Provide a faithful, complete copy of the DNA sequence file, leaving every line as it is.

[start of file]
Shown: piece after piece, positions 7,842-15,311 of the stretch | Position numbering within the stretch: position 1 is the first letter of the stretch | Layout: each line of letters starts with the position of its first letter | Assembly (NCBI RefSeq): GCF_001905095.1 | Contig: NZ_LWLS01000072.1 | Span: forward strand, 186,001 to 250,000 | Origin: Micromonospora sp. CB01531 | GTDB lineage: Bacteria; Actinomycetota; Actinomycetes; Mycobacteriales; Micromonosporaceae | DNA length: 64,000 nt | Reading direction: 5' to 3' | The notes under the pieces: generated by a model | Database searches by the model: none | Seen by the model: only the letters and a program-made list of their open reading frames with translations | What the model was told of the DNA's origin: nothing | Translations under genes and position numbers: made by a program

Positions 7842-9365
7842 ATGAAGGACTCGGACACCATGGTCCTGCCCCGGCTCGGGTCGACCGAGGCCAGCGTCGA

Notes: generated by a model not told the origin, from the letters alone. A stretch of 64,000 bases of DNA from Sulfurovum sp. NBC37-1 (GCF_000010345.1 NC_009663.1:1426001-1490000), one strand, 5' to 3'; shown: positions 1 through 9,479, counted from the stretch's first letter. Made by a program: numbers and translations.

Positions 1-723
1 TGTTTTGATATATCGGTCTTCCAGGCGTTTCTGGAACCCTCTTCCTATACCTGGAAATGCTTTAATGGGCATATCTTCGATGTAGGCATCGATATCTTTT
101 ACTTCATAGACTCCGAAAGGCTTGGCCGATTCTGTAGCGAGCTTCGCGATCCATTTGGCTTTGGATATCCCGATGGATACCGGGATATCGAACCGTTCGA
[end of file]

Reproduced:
Shown: piece after piece, positions 7,842-15,311 of the stretch | Position numbering within the stretch: position 1 is the first letter of the stretch | Layout: each line of letters starts with the position of its first letter | Assembly (NCBI RefSeq): GCF_001905095.1 | Contig: NZ_LWLS01000072.1 | Span: forward strand, 186,001 to 250,000 | Origin: Micromonospora sp. CB01531 | GTDB lineage: Bacteria; Actinomycetota; Actinomycetes; Mycobacteriales; Micromonosporaceae | DNA length: 64,000 nt | Reading direction: 5' to 3' | The notes under the pieces: generated by a model | Database searches by the model: none | Seen by the model: only the letters and a program-made list of their open reading frames with translations | What the model was told of the DNA's origin: nothing | Translations under genes and position numbers: made by a program

Positions 7842-9365
7842 ATGAAGGACTCGGACACCATGGTCCTGCCCCGGCTCGGGTCGACCGAGGCCAGCGTCGA

Notes: generated by a model not told the origin, from the letters alone. A stretch of 64,000 bases of DNA from Sulfurovum sp. NBC37-1 (GCF_000010345.1 NC_009663.1:1426001-1490000), one strand, 5' to 3'; shown: positions 1 through 9,479, counted from the stretch's first letter. Made by a program: numbers and translations.

Positions 1-723
1 TGTTTTGATATATCGGTCTTCCAGGCGTTTCTGGAACCCTCTTCCTATACCTGGAAATGCTTTAATGGGCATATCTTCGATGTAGGCATCGATATCTTTT
101 ACTTCATAGACTCCGAAAGGCTTGGCCGATTCTGTAGCGAGCTTCGCGATCCATTTGGCTTTGGATATCCCGATGGATACCGGGATATCGAACCGTTCGA